Montpelier, nestled on the south side of Laurel, Md., about 11 miles northeast of the District, is a community of single-family homes built in the 1960s and early 1970s.
Broad and leafy Montpelier Drive serves as the main travel route. Streets named Cedarbrook and Silverbirch radiate from it like sprawling tree branches. The development offers a mix of models, including Colonials built by William Levitt, who fashioned Levittown on Long Island, which offered affordable housing for many, including soldiers returning from World War II.
One of those models is owned by Carlos Segura. Leaning against his blue Ford pickup one morning, Segura, an electrical contractor, said he moved to the Prince George’s County community from the Los Angeles area in 2001, after his wife, a rocket scientist, took a job at Goddard Space Flight Center in nearby Greenbelt.
The couple paid $180,000 for a four-bedroom Colonial. “I found moving here to be rather pleasant,” he said, scanning the streetscape where neighbors were getting in their walks and runs.
In the late 1960s, Joanne Wolinsky was studying education at the University of Maryland. Part of her academic coursework involved working at James H. Harrison Elementary School in Laurel. “I knew nothing about Laurel,” said the Silver Spring native. “Little did I know we’d end up moving down the street and my kids would go to that school!”
Wolinsky, 67, chose a rancher, paying about $40,000. Today, she estimates she could get around $320,000. “The price was right We couldn’t afford Montgomery or Howard counties.” Laurel was a convenient location and offered what she needed. “I’ve been pretty happy here. I’m only one of two original owners” on the street, she added.
Bradford pear trees: Montpelier features a soothing trove of trees. One of those is the Bradford pear, said Patricia Valentine, an arborist working under contract with the county. Bradfords, she noted, have a reputation as a high-maintenance species. In 2011, she said, the temperamental tree left its calling card after dropping branches in Montpelier, causing many residents to be late for work. In time, the Bradford pear fell out of favor as the official tree of Prince George’s County, replaced by the noble willow oak.
Montpelier takes its name from the Montpelier Mansion, just south of Route 197, nestled on 70 acres close to the Patuxent River. The structure, on the National Register of Historic Places, is an example of Georgian architecture, a style that was common in Maryland in the late 1700s, according to information from its owner, the Maryland-National Capital Park and Planning Commission. The house, built between 1781 and 1785, belonged to Maj. Thomas Snowden and his wife, Anne. The couple hosted luminaries such as George Washington and Abigail Adams.
Adjacent to the mansion is the Arts Center, where individuals can sign up for classes in the visual and performing arts. The annual Festival of Herbs, Tea and the Arts, held in April, is a big draw, Arts Center director Sonya Kitchens said. “We’ve had a large footprint in this area. It’s a destination, not just for the neighborhood.”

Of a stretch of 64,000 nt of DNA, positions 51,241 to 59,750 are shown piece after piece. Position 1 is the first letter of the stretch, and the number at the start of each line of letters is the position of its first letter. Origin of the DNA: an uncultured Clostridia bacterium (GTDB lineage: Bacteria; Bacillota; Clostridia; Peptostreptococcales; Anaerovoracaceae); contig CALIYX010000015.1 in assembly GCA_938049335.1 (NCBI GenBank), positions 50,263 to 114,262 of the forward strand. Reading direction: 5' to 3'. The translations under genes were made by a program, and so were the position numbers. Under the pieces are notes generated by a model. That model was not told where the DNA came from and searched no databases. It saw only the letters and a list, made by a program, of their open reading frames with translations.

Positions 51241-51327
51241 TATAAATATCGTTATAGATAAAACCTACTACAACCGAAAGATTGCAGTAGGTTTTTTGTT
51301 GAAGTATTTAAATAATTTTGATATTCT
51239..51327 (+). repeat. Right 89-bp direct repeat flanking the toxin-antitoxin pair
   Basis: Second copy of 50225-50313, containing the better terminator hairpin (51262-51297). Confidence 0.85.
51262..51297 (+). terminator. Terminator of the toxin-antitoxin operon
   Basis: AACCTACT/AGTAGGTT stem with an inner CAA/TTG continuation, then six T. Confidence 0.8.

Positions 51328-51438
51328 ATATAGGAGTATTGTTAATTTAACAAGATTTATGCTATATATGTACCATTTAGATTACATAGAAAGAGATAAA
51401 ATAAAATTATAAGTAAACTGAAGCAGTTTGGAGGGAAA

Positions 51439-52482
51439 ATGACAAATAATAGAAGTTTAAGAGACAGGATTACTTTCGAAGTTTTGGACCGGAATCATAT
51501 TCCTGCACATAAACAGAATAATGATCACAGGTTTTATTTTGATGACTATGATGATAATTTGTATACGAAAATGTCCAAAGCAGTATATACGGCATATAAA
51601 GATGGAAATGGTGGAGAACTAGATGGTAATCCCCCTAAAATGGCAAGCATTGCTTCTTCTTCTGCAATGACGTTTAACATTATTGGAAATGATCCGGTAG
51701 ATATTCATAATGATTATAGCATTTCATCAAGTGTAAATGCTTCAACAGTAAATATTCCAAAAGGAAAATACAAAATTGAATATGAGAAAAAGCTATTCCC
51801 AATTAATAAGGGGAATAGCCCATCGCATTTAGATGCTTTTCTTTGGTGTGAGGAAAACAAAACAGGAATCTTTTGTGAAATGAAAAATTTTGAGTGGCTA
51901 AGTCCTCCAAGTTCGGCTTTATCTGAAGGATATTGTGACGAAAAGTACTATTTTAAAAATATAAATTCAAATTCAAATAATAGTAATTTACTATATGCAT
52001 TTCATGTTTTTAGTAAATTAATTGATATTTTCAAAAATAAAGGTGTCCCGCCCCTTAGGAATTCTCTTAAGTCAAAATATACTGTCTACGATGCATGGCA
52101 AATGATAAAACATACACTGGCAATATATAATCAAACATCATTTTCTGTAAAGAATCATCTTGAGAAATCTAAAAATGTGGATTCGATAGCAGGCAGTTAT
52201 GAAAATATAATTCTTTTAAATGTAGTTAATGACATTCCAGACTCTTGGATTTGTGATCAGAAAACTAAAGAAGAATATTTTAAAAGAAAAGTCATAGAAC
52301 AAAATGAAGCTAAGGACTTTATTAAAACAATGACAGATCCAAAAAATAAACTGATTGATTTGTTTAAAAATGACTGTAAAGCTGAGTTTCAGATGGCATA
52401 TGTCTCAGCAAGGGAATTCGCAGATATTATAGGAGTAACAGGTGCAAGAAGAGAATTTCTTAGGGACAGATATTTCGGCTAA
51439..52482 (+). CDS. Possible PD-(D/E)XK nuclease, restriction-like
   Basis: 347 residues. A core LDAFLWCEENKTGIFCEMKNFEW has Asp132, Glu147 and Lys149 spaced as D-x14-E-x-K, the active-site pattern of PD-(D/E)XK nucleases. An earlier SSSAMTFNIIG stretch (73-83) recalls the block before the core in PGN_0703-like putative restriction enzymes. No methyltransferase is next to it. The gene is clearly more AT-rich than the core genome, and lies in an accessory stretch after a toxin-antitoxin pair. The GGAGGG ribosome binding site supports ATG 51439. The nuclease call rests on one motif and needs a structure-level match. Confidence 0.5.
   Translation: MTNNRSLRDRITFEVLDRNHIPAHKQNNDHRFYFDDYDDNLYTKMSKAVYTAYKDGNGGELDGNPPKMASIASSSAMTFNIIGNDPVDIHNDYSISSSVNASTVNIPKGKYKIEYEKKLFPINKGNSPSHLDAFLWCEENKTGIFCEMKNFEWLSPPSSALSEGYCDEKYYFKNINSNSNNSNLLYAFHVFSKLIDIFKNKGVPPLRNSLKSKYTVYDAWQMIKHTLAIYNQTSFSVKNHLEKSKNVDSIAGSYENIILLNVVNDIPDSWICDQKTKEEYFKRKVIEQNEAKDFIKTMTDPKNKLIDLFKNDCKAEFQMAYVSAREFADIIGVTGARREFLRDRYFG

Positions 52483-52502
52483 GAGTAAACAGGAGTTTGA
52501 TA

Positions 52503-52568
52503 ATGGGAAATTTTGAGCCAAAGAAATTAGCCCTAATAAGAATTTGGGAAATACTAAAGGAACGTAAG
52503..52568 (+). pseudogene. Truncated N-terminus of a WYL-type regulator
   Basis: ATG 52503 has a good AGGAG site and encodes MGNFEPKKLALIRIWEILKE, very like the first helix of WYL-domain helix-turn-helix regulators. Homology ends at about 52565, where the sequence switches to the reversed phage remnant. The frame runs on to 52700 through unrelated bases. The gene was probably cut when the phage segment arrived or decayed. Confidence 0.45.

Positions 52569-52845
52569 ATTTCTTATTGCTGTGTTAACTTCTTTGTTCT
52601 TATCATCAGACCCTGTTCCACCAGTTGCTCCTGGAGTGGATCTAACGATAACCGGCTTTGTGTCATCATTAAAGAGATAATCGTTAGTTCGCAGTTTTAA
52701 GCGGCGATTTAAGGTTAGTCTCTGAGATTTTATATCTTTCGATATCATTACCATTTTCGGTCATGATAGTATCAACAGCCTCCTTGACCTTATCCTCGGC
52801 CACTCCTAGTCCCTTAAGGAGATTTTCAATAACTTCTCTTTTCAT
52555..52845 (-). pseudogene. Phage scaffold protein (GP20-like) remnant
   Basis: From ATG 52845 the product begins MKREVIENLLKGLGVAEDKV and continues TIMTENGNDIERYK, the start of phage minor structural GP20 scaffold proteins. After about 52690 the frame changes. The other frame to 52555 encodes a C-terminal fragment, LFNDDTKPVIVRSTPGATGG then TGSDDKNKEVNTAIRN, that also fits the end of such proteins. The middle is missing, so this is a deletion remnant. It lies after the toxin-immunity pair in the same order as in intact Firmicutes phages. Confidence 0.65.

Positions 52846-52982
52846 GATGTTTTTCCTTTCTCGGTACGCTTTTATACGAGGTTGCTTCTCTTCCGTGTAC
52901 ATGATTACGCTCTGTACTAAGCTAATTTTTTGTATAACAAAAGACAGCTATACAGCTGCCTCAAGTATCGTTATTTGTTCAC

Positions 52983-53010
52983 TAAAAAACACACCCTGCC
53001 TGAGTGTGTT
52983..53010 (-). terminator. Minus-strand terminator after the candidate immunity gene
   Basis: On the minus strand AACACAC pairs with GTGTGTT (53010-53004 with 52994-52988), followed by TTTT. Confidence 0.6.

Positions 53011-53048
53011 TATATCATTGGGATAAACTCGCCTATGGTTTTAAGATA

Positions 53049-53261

In 2012, Brian Scott and his wife, Leslee, moved to a single-family home from an apartment in Laurel. The couple figured that what they were paying in rent was about equal to what they would be paying on a mortgage. They decided to buy a four-bedroom, 2½ -bath model for $249,000. “I got it appraised last year for $320,000. It’s a very quiet neighborhood,” he said, where the neighbors watch out for one another.
“Obviously, living on a main drag, you have your bouts with traffic.”
Scott said his commute to Baltimore is typically uneventful. Meanwhile, his wife commutes to NASA-Goddard. “It’s going to be hard when we expand our family” and need a bigger house, acknowledged Scott, 42, the associate basketball coach at Mount Zion Preparatory School. “I’m not in a rush to move out. I think we got lucky.”
Living there: Montpelier is bordered by Muirkirk Road to the south, Laurel-Bowie Road (State Route 197) to the east, Claxton Drive and Contee Road to the west and Montpelier Drive to the north.
In the past 12 months, 29 properties have sold in Montpelier, said Martha Lopez Elkind, an agent with Keller Williams Capital Properties in Bethesda. They ranged from $260,000 for a four-bedroom, two-bath, 1,980-square-foot model to $435,000 for a 2,393-square-foot rancher with five bedrooms and three baths. There are four houses on the market, ranging from a 1,193-square-foot rambler with four bedrooms and two baths to a 2,414-square-foot Cape Cod with five bedrooms and five baths, she added.
Schools: Montpelier Elementary, Dwight D. Eisenhower Middle and Laurel High.
Transit: The community is served by Metrobus and Regional Transportation Agency of Central Maryland (RTA) bus service. MARC service on the Camden Line is offered at the B&O Station on Main Street in Laurel.
Crime: In the last three months, Zip code 20708, which includes Montpelier, reported 20 vandalisms, 26 thefts, including four stolen vehicles, and one assault, according to real estate website Trulia.website Trulia.